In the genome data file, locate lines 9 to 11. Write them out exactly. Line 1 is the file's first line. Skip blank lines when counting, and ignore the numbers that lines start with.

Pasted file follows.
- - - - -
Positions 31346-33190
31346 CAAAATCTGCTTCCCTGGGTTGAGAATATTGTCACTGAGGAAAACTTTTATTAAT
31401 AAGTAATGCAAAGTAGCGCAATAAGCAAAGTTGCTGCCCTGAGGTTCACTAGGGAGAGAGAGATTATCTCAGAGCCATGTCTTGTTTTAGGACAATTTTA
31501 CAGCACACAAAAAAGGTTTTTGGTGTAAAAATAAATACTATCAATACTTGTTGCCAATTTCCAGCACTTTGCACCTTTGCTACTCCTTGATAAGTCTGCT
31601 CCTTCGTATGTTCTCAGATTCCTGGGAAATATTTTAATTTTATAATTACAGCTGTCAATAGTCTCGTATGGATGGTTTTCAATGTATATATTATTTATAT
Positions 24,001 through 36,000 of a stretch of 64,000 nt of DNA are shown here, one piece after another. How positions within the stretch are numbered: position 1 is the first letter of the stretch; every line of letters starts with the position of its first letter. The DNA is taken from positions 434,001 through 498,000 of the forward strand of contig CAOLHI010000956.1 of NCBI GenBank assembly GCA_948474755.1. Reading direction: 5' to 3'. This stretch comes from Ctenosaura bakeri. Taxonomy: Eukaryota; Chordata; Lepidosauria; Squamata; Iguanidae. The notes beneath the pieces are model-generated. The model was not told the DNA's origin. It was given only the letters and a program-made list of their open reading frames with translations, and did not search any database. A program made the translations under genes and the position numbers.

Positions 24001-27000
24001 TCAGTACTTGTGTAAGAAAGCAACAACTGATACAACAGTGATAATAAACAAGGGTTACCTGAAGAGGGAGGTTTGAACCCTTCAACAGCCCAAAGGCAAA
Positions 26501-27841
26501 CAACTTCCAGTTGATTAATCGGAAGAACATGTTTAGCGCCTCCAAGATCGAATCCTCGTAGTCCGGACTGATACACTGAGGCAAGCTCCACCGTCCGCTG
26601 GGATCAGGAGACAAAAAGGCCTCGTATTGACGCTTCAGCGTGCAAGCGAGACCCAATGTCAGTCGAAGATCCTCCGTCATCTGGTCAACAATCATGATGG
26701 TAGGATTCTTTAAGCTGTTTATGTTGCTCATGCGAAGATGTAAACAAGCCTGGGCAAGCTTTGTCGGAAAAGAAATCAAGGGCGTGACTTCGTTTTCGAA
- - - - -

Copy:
Positions 26501-27841
26501 CAACTTCCAGTTGATTAATCGGAAGAACATGTTTAGCGCCTCCAAGATCGAATCCTCGTAGTCCGGACTGATACACTGAGGCAAGCTCCACCGTCCGCTG
26601 GGATCAGGAGACAAAAAGGCCTCGTATTGACGCTTCAGCGTGCAAGCGAGACCCAATGTCAGTCGAAGATCCTCCGTCATCTGGTCAACAATCATGATGG